Excerpt from TCM located HERE

 

Image :    NOTE: The below Blu-ray captures were taken directly from the Blu-ray disc.

Wait Until Dark appears pretty solid on Blu-ray from The Warner Archive. The 1080P image is thick will reasonably rich colors. This is dual-layered with a max'ed out bitrate. There may be some modest fading but contrast exhibits consistently strong black levels. I see no signs of manipulation and it is an impressive presentation of a brilliant film. This Blu-ray has pleasingly visuals for the limited stage sets in the film. By modern standards this holds up well - no gloss, minor depth and a consistent image with reasonable detail.

 

CLICK EACH BLU-RAY CAPTURE TO SEE ALL IMAGES IN FULL 1920X1080 RESOLUTION

 

 

 

 

 

 

 

 

 

 

 

 

 

 

 

 

 

 

 

 

Audio :

The audio is rendered in a DTS-HD Master 2.0 channel stereo at 1821 kbps (24-bit). It doesn't have any flaws but only a few agressiev effects are utilized in the film. The Henry Mancini (Operation Petticoat, Mr. Hobbs Takes a Vacation, Experiment in Terror, Charade) score adds just the right amount of atmosphere and tension sounding crisp in the lossless. There are optional English subtitles and my Momitsu has identified it as being a region FREE disc playable on Blu-ray machines worldwide.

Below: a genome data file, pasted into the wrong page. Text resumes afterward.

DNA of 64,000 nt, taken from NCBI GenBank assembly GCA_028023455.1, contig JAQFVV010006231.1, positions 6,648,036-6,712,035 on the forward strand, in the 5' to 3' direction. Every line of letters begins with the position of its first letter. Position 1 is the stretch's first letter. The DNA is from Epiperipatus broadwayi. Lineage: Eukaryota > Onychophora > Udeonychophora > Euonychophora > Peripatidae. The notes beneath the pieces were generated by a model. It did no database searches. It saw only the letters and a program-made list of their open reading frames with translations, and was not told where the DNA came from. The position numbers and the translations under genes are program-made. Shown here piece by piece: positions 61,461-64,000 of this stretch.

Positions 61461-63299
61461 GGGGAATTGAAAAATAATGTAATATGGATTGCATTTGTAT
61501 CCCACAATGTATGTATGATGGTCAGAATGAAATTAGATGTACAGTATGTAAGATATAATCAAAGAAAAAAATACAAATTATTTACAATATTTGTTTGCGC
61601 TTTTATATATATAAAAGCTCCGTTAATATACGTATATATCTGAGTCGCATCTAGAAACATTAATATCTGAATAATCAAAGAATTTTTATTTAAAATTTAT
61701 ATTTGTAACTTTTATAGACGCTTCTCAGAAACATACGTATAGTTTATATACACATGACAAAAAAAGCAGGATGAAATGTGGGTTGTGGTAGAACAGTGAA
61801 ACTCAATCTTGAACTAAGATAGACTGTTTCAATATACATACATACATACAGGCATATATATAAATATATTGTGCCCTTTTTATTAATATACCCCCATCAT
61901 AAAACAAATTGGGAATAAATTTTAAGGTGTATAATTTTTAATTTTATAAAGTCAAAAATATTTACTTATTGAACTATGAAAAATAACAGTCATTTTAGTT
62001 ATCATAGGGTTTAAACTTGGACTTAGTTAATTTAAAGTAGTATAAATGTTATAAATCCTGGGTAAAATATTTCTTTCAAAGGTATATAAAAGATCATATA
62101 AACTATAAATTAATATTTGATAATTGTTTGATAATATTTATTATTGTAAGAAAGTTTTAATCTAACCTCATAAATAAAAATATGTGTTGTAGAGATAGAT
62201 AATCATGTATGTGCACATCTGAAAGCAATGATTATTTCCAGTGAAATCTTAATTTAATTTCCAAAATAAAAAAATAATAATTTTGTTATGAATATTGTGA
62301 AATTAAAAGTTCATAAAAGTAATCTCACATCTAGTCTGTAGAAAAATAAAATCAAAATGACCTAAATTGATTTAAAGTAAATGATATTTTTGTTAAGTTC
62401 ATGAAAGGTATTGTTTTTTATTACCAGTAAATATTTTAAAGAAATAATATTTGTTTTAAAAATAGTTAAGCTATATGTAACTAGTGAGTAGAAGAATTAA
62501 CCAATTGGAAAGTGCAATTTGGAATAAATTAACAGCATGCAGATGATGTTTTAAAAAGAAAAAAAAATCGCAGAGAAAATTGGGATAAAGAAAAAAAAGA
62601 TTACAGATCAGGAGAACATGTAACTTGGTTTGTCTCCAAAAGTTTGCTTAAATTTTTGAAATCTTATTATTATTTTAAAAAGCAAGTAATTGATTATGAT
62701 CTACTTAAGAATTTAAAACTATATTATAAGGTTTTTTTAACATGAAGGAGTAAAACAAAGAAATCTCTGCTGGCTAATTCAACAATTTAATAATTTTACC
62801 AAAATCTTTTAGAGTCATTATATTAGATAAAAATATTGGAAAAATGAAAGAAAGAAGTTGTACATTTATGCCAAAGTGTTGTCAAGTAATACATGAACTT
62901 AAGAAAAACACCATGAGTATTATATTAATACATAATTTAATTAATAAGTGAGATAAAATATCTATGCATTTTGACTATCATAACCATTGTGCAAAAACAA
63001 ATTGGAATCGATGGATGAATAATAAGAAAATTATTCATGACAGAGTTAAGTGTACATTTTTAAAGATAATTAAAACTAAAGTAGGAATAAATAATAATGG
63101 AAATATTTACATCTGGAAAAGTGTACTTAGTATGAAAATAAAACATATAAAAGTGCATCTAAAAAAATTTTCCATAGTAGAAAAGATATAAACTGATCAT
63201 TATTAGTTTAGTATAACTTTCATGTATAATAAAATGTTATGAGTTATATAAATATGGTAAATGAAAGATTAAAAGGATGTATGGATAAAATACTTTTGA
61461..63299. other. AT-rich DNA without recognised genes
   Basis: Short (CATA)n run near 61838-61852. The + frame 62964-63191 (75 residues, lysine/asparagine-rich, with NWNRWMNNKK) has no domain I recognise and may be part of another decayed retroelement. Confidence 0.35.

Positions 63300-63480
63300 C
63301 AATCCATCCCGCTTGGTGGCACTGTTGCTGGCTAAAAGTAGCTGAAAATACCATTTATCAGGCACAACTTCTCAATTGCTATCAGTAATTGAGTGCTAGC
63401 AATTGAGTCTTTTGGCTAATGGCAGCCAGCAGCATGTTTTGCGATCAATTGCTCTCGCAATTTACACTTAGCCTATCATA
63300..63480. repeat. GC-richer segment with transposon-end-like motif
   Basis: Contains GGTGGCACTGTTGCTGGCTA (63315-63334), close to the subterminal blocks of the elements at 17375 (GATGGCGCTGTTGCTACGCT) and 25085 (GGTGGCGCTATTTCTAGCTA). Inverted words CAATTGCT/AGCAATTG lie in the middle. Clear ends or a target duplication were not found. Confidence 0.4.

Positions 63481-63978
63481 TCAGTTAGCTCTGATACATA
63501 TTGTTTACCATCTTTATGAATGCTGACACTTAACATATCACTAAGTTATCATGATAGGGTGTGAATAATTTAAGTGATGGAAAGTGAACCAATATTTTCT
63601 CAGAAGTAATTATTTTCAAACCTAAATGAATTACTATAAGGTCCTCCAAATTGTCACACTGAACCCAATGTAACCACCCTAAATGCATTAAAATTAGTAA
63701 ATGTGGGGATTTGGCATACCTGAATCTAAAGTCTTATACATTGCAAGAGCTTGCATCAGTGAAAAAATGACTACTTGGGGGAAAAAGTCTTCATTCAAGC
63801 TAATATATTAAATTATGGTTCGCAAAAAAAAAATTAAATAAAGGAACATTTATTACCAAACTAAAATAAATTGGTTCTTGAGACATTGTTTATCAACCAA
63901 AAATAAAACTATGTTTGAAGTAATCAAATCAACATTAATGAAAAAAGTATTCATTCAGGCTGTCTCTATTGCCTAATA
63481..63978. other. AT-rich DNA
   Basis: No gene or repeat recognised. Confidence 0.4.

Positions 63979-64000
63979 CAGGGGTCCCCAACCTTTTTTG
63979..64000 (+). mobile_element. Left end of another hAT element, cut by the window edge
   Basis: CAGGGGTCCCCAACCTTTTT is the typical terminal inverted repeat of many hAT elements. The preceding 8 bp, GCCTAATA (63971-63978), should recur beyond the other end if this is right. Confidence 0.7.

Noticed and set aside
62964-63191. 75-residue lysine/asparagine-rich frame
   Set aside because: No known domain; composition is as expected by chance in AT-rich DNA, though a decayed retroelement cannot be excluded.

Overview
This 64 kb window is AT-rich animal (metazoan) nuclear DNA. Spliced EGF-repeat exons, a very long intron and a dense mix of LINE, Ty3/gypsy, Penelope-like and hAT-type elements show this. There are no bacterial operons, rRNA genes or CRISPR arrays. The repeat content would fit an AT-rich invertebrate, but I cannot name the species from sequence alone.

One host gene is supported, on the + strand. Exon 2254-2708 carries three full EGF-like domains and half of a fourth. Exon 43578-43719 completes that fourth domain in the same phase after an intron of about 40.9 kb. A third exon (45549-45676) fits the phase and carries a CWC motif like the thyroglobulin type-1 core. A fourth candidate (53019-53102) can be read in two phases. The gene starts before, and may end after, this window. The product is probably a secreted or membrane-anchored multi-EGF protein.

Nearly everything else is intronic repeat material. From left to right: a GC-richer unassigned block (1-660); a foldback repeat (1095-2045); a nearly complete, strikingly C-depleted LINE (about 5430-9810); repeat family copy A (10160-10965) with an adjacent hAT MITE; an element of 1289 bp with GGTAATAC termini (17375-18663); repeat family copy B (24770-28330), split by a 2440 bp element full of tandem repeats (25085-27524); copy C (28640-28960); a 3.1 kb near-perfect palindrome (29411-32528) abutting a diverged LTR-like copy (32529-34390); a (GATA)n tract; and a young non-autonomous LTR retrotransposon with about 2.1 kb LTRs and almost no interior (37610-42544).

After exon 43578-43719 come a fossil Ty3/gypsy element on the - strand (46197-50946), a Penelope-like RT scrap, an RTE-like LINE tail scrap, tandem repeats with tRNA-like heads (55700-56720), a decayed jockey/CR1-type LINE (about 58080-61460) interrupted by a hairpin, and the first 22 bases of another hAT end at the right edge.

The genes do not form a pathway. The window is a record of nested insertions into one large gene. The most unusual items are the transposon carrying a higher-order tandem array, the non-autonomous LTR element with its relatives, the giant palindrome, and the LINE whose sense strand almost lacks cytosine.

Extras :

There is an older video piece entitled Take a Look In the Dark running almost 9-minutes with interviews of Arkin, Mel Ferrer and others. We also get a trailer and a shorter 'Warning' trailer. No commentary (which the film deserves) and no liner notes.

 

 

BOTTOM LINE:
A totally compelling film to curl up with on a late Friday night. Wait Until Dark works every time you see it - wonderfully acted by the limited cast and expertly realized by director Young.  The Warner Archive Blu-ray is the same old story - a good, nay very adept, a/v transfer here but no investment in some new extras - including a, worthy, commentary. Still a total gem of a film experience and one to definitely own in its best quality! 

Gary Tooze

February 8th, 2017


 

About the Reviewer: Hello, fellow Beavers! I have been interested in film since I viewed a Chaplin festival on PBS when I was around 9 years old. I credit DVD with expanding my horizons to fill an almost ravenous desire to seek out new film experiences. I currently own approximately 9500 DVDs and have reviewed over 5000 myself. I appreciate my discussion Listserv for furthering my film education and inspiring me to continue running DVDBeaver. Plus a healthy thanks to those who donate and use our Amazon links.

Although I never wanted to become one of those guys who focused 'too much' on image and sound quality - I find HD is swiftly pushing me in that direction.

Gary's Home Theatre:

60-Inch Class (59.58” Diagonal) 1080p Pioneer KURO Plasma Flat Panel HDTV PDP6020-FD

Oppo Digital BDP-83 Universal Region FREE Blu-ray/SACD Player
Momitsu - BDP-899 Region FREE Blu-ray player
Marantz SA8001 Super Audio CD Player
Marantz SR7002 THX Select2 Surround Receiver
Tannoy DC6-T (fronts) + Energy (centre, rear, subwoofer) speakers (5.1)

APC AV 1.5 kVA H Type Power Conditioner 120V

Gary W. Tooze